Betty Comden sought an acting career, and became a writer out of necessity. She and lifelong professional partner Adolph Green had a nightclub gig in Greenwich Village, lampooning existing hit songs. Then they learned about this thing called Copyright Infringement, and had to team up with composers who’d provide original melodies. Among the act’s fans was one Leonard Bernstein, and when he was given the opportunity to turn his ballet, Fancy Free, into a musical, he insisted on Comden and Green for book and lyrics. They, in turn, insisted on playing leading roles, thinking performing on Broadway would boost their acting careers. Thankfully for us, On the Town boosted their writing careers. Betty Comden & Adolph Green’s names became synonymous with a certain kind of never-too-serious musical comedy. They wrote the screenplay for what’s considered filmdom’s greatest musical, Singing in the Rain, but I’m far fonder of the two star vehicles of mid-fifties Broadway, Bells Are Ringing and Wonderful Town. The latter was written in a mad rush, as another team’s score was jettisoned just weeks before Rosalind Russell had to start rehearsals due to scheduling issues.

They collaborated with Cy Coleman, who had a predilection for working with female lyricists. He also collaborated with Dorothy Fields and Carolyn Leigh. I treasure Coleman & Leigh songs for their distinctive way of using words:

I have a feeling that beneath the little halo on your noble head
There lies a thought or two the devil might be interested to know
You’re like the finish of a novel that I’ll finally have to take to bed

That’s bold stuff, for the 1950s, putting female lust front and center. But the most-told-tale about Carolyn Leigh involved rehearsals for Little Me, when the producer and director (Bob Fosse) wanted to cut one of her numbers. She could have called the Dramatists Guild, but instead ran out of the theatre and convinced him to enter the theatre. “Officer, arrest that man!” I’ve long wished she lived to complete Smile, because it might have been successful and wacky, but the bard who wrote “If you should survive to 105, think of all you’ll derive out of being alive” died at 57.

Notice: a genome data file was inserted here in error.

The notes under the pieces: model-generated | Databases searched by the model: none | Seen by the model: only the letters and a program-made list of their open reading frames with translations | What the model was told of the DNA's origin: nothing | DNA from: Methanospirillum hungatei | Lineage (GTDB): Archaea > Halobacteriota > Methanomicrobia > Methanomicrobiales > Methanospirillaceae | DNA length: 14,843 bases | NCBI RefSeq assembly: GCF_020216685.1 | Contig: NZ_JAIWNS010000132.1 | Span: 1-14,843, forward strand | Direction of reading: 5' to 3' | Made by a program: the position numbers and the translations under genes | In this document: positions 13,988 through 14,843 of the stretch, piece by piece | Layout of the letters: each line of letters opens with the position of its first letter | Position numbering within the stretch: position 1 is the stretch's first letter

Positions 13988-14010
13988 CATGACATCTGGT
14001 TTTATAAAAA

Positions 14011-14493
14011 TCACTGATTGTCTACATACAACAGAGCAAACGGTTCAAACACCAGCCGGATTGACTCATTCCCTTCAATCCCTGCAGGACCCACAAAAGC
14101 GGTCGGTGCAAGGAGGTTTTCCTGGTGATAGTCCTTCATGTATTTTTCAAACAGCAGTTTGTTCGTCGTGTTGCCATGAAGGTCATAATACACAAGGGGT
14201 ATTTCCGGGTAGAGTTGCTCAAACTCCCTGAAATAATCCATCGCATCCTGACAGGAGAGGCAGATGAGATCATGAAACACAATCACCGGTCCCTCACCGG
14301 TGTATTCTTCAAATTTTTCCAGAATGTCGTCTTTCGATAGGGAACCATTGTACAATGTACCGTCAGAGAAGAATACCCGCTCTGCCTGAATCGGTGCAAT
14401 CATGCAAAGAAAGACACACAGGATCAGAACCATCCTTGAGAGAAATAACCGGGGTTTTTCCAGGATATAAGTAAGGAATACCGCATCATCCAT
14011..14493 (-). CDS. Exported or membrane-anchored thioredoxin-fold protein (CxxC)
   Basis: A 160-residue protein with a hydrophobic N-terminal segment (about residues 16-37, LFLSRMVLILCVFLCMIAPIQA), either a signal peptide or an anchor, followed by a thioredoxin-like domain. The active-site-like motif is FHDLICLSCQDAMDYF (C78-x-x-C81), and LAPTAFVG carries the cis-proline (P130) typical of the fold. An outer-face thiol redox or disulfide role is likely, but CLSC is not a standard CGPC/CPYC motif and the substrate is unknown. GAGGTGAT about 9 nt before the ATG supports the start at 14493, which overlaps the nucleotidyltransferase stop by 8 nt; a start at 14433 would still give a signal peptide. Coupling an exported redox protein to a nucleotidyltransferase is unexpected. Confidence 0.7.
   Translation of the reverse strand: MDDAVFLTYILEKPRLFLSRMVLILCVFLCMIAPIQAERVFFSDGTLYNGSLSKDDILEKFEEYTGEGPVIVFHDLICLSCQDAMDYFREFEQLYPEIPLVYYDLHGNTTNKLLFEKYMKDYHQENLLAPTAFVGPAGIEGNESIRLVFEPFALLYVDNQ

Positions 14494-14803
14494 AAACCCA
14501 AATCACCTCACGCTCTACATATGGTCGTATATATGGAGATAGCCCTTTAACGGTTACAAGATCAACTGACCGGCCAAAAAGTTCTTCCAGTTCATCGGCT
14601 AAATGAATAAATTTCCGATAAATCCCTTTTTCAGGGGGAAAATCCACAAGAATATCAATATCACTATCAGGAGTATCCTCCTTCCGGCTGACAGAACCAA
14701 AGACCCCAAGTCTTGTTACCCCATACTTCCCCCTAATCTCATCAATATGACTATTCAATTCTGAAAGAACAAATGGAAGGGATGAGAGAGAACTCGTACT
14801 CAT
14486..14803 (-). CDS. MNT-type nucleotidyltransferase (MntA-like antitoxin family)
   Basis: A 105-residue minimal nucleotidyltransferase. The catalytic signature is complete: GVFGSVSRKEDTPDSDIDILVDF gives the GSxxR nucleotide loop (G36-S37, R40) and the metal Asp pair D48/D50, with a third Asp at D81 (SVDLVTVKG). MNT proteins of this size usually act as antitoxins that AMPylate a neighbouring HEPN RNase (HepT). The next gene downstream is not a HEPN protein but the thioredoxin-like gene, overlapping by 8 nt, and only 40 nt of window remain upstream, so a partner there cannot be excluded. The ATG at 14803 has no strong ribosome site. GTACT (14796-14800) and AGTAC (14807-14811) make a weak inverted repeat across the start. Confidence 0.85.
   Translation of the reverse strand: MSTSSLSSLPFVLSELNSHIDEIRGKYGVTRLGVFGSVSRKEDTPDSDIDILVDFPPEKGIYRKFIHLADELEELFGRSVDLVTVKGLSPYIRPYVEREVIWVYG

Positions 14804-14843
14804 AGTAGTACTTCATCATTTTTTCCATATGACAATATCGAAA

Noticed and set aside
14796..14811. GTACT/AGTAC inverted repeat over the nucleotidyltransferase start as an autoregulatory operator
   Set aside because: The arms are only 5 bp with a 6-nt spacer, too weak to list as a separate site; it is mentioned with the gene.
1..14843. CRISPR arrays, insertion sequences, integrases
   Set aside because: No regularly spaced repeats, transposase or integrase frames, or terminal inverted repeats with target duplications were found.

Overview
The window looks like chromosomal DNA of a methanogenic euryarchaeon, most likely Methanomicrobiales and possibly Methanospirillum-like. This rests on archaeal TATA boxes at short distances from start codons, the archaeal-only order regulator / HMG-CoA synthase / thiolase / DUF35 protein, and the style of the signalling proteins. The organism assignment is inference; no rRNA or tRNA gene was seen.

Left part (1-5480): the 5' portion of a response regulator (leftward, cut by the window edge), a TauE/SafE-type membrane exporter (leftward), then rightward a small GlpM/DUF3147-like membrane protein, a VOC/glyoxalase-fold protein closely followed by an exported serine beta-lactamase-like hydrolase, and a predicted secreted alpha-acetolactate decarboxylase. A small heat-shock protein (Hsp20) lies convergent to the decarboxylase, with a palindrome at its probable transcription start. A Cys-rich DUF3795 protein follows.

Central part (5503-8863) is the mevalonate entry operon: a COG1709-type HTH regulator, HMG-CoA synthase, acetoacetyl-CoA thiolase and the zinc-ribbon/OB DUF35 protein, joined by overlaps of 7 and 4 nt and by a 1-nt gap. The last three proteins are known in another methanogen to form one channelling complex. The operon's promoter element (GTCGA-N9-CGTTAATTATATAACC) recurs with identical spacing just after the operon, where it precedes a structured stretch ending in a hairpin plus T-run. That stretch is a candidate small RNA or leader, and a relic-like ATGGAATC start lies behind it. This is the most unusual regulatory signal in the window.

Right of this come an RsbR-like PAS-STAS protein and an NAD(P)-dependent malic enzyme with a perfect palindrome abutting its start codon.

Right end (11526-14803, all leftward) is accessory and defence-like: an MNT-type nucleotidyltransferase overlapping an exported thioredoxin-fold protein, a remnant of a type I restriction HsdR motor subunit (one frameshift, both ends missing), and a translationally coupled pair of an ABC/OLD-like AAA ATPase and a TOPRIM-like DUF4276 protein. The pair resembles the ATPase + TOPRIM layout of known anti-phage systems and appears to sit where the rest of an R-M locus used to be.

Serendipity: a friend just asked about A…My Name Is Alice, the off-Broadway revue devised by Joan Micklin Silver and Julianne Boyd. This fabulous and funny artifact of feminism, circa 1983, utilized a huge number of writers before they became famous including Marta Kauffman, Winnie Holzman, and Lucy Simon. But two friends of mine who never gained fame, Georgia Holof and David Metee, outdid them all, creating the most moving female duet ever penned, Friends.

A contemporary lyricist who never fails to move me is Lynn Ahrens (Once on this Island, My Favorite Year, Ragtime, Seussical, Anastasia). Those ignorant louts who maintain “They sure don’t write them like they used to” are usually usually of her works with composer Stephen Flaherty.

Of course the “just”-a-composer I’m going to mention is Jeanine Tesori. Her least-known credit is musical directing my college revue, The New U. and the following year crafted an equally good varsity show with Alexa Junge. Then I had to wait a few years to see Jeanine make the splash I’d always been certain she’d make. The past 21 years have been electrified with her groundbreaking musicals. Some are not quite like any musical ever seen before, and yet they’re all amazingly different from each other – could any pair be more polar opposites than Thoroughly Modern Millie and Fun Home? Now, part of this may have something to do with all her shows having different lyricists, but I think Jeanine reinvents herself for every show, synthesizing the times and places of her settings. When needed, she’ll utilize multiple styles within the same show, such as when she depicted working class blacks and well-off Jews in 1960s Louisiana for Caroline, or Change. The kitchen appliances sound more like the former.